Search Images Maps Play YouTube News Gmail Drive More »
Sign in
Screen reader users: click this link for accessible mode. Accessible mode has the same essential features but works better with your reader.

Patents

  1. Advanced Patent Search
Publication numberUS3143910 A
Publication typeGrant
Publication dateAug 11, 1964
Filing dateApr 11, 1963
Priority dateApr 12, 1962
Publication numberUS 3143910 A, US 3143910A, US-A-3143910, US3143910 A, US3143910A
InventorsKarl Greis
Original AssigneeMoeller & Neumann Gmbh
Export CitationBiBTeX, EndNote, RefMan
External Links: USPTO, USPTO Assignment, Espacenet
Rotating shears for cutting continuously moving rolled material
US 3143910 A
Abstract  available in
Images(2)
Previous page
Next page
Claims  available in
Description  (OCR text may contain errors)

Aug. 11, 1964 K. GREIS ROTATING SHEARS FOR CUTTING CONTINUOUSLY MOVING ROLLED MATERIAL Filed April 11, 1963 2 Sheets-Sheet 1 ED MATERIAL 2 Sheets-Sheet 2 K. GREIS Aug. 11, 1964 ROTATING SHEARS FOR CUTTING CONTINUOUSLY MOVING ROLL Filed April 11, 1965 If) j United States Patent O Fice 3,143,910 ROTATING SHEARS FR CUTTING CNTNU- OUSLY MOVING ROLLED MATERAL Karl Greis, St. Ingbert, Saar, Germany, assigner to Moeller d: Neumann, St. Ingbert, Saar, Germany Filed Apr. 11, 1963, Ser. No. 272,432 Claims priority, application Germany Apr. 12, 1952 4 Claims. (Cl. 8.3-311) The present invention relates to rotating shears for cutting continuously moving rolled material in which the speed of the drums carrying the cutting knives are ininitely adjustable and wherein the stroke of the rocker arms supporting the knife drums may be varied to correspond with a change in the effective cutting circle of the knives.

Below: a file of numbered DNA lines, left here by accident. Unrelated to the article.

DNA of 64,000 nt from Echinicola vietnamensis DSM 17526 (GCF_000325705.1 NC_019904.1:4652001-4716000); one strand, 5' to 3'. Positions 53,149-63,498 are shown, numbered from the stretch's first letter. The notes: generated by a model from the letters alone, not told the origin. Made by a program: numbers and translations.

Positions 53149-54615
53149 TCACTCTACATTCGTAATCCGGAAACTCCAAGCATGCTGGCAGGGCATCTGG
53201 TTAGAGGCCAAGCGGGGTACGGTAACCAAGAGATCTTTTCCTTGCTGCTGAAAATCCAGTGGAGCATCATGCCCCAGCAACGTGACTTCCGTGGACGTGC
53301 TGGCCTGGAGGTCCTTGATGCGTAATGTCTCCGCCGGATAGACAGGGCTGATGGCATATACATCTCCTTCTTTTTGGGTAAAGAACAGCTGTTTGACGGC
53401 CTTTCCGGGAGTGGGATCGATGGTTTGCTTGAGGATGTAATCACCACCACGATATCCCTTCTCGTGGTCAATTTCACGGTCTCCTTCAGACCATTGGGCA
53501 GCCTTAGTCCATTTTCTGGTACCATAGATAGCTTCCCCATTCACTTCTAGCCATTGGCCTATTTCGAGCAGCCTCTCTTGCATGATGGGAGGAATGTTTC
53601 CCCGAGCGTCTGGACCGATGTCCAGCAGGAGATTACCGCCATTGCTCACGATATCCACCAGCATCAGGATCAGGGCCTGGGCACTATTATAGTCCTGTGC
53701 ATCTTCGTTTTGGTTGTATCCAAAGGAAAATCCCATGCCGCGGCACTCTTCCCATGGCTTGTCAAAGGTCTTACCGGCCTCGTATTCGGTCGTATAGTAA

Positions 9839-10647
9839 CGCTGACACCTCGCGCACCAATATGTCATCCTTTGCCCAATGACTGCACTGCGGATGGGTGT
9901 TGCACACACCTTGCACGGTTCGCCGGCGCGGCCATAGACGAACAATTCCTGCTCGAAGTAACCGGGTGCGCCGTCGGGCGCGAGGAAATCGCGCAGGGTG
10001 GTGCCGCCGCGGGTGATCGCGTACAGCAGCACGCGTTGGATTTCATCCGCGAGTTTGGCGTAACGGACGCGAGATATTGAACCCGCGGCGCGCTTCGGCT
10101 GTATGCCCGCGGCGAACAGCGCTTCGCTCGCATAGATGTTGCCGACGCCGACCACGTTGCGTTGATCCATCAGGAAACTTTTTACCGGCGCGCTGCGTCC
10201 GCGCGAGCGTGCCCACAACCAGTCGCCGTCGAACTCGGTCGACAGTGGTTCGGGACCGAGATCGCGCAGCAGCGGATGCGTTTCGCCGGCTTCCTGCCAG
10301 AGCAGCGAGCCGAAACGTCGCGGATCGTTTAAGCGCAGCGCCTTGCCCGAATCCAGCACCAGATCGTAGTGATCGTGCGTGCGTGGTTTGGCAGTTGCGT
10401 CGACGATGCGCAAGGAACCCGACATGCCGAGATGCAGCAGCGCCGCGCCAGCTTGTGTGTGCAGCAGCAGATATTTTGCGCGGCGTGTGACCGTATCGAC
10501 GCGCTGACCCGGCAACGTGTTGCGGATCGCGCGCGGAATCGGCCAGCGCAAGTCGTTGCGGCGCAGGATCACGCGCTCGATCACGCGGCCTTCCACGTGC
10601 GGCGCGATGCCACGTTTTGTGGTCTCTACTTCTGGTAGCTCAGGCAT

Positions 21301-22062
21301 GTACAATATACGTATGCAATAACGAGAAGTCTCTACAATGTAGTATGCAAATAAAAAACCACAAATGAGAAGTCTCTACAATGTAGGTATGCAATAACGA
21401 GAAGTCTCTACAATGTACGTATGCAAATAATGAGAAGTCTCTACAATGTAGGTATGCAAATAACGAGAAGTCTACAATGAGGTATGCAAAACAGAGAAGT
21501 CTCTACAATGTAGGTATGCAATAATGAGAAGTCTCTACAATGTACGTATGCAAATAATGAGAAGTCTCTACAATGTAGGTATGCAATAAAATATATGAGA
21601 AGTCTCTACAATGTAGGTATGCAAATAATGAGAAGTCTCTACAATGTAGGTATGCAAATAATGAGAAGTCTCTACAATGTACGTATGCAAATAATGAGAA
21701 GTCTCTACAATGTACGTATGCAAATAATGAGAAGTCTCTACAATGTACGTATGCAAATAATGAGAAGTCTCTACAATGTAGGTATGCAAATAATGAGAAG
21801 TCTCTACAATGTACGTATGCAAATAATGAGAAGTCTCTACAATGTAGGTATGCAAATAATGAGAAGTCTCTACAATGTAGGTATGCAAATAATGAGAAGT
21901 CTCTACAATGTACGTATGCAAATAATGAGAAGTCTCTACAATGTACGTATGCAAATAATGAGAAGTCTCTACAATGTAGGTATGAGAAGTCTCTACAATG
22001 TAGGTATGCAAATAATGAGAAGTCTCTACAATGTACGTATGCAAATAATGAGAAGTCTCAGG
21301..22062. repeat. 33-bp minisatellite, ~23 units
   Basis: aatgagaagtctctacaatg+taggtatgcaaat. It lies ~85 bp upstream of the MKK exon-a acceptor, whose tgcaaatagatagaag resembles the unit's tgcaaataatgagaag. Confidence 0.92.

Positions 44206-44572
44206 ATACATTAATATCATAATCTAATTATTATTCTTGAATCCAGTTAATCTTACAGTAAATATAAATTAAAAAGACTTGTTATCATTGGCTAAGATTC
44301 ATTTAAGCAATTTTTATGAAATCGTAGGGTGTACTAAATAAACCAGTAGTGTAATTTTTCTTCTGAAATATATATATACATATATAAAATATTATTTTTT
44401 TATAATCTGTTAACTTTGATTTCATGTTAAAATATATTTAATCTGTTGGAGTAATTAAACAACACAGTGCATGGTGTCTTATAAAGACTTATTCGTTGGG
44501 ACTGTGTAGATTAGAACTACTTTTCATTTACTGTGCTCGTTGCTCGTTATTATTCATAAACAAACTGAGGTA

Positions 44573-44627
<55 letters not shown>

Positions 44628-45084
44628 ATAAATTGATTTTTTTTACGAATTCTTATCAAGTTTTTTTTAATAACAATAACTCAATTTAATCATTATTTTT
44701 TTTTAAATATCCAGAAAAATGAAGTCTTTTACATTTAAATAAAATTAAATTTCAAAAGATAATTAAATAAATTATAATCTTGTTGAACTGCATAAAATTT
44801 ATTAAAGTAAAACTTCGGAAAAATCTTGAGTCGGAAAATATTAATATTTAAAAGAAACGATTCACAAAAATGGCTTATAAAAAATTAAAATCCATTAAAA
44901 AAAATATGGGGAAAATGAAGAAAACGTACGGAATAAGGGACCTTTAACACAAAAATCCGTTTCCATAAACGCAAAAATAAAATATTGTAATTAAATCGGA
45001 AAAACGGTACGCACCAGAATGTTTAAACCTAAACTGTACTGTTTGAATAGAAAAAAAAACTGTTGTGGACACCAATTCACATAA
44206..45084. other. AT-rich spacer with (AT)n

According to the invention the continuously rotating rolled material may be cut by means of rotating shears in a wide range and into varying lengths depending on the particular requirement.

This is generally possible within a narrow range by changing the peripheral speed of the knives, but this method is limited in the case where the difference between the peripheral speed or the speed of the knife during the cutting operation and that of the rolled material being cut reaches the point at which the unavoidable jolts against the shears become too hard and the forward end of the rolled material becomes upset or bent, for example, when the shears rotate too slowly.

With the use of continuously rotating shears which, in comparison to shears which are started from a stationary condition, are much simpler to control and which are used exclusively with high rolling speeds, various ways have been tried in order to obtain a similar amount of play in the possible cutting lengths. A shears construction is known in which the cutting diameter may be varied by means of radially adjustable knife supports. The rotary speed of the two knife supports is infinitely variable while remaining equal relative to each other. The knife support shafts are adjustable in their relative distance to cor respond with the change in diameter of the cutting circle. If a larger cutting circle is set a longer knife path is produced per revolution of the knife support and thus a greater cutting length is provided with a constant speed of the rolled material, if simultaneously and of necessity the larger peripheral speed of the knives is brought back to the particular speed of the rolled material by means of an adjustment of the speed of rotation. This known principle permits only a cutting into varying lengths within the range of a ratio of possible construction between a maximum and a minimum adjustable cutting circle of the knives.